DEP To Spend $13.4 Million To Remove Decades Old Coal Pile
The Department of Environmental Protection will spend $13.4 million to remove an abandoned coal pile that has overshadowed a Cambria County city since the 1960s.
“They just built this large, large hill of waste and it literally looms over the town,” said DEP spokesman John Poister.
The pile, located in Ehrenfeld, Pa., formed before the DEP created any regulations specific to its existence, and the mining company is no longer responsible for the land. The site is immune to environmental protection laws.
“The mining companies that owned those sites were long gone, long out of business. There’s no responsible party to implement any kind of regulation,” Poister said.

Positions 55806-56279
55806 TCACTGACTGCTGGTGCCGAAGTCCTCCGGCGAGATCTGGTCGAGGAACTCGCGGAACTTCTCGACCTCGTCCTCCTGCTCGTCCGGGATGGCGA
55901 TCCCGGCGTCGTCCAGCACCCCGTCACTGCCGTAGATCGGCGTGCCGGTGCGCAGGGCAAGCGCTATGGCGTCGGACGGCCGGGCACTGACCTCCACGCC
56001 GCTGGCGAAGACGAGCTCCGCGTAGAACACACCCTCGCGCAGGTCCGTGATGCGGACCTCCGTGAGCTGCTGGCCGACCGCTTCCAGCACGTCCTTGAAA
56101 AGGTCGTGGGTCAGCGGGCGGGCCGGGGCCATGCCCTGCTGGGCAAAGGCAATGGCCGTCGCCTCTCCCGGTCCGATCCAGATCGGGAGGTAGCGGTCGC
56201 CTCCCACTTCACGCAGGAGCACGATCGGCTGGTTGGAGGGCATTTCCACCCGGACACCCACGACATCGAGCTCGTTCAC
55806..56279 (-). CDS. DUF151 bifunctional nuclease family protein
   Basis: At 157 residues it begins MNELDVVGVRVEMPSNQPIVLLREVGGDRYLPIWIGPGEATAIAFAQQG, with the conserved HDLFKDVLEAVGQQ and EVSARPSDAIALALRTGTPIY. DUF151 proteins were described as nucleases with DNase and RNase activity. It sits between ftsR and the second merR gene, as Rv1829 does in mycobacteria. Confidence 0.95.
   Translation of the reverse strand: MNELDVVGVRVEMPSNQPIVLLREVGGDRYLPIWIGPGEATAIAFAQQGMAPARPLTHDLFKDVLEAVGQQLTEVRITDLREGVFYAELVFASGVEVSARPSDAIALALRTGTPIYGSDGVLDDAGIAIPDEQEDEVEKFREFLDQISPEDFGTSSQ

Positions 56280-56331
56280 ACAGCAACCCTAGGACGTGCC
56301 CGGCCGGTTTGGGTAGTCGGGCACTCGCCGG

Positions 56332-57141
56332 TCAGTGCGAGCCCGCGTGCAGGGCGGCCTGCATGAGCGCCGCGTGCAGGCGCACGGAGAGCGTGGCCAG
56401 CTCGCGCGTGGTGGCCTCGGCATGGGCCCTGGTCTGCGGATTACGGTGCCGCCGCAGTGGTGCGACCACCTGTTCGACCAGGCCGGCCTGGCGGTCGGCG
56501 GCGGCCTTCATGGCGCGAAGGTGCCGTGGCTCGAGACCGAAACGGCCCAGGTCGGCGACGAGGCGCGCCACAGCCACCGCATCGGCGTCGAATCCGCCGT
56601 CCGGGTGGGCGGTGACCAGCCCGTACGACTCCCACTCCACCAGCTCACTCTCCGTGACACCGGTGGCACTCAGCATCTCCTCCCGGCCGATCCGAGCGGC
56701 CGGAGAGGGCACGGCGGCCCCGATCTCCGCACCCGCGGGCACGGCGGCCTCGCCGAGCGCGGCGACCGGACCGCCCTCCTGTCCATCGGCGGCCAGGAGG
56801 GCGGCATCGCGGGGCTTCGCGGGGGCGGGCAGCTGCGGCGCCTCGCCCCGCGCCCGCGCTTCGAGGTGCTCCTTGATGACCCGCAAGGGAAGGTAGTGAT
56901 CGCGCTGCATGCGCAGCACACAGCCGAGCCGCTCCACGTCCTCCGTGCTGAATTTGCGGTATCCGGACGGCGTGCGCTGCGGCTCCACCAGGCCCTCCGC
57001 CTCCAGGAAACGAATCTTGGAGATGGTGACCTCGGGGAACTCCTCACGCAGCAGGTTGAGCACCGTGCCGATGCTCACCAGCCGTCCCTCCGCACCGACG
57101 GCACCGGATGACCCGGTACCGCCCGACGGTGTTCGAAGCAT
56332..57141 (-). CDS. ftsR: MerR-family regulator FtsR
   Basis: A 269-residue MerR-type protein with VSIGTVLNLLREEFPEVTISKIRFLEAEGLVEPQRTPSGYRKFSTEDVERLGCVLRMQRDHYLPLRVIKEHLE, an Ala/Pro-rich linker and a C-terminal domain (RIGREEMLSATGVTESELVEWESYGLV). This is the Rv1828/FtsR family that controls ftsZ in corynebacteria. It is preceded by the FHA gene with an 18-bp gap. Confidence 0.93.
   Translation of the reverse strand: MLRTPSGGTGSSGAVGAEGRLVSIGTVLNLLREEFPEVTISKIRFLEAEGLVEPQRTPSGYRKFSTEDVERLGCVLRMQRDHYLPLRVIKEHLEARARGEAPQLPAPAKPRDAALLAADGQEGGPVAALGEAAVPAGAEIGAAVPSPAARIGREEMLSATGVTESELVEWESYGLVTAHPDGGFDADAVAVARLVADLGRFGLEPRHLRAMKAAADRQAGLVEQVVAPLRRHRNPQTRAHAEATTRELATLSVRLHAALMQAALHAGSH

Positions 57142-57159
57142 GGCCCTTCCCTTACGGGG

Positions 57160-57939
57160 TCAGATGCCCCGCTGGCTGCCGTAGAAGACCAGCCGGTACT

Coal dust from the pile has been detected in a local tributary to the Little Conemaugh River, and the pile caught fire at some point and continues to smolder under the surface. Poister said some days, the smoke from the coal fire will envelop the town.
Rosebud Mining Company won the multi-million dollar contract and will take the material with the stated intention of filling another abandoned mine nearby. Company officials have said they plan to employ laid-off workers from the old mining company and utilize old equipment, which will help cut costs.
The whole process is expected to take three years.
“It’s literally 3.2 million tons of material that has to be taken out of that area," Poister said. "So that’s not something you can do quickly. It has to be done methodically and it has to be done safely."
A recreational park called the “Path of the Flood Trail,” commemorating the Johnstown flood of 1889, is planned to replace the coal pile.
The community is happy to see it go, Poister said.
“I think a lot of people probably didn’t believe that it would be removed in their lifetime," he said.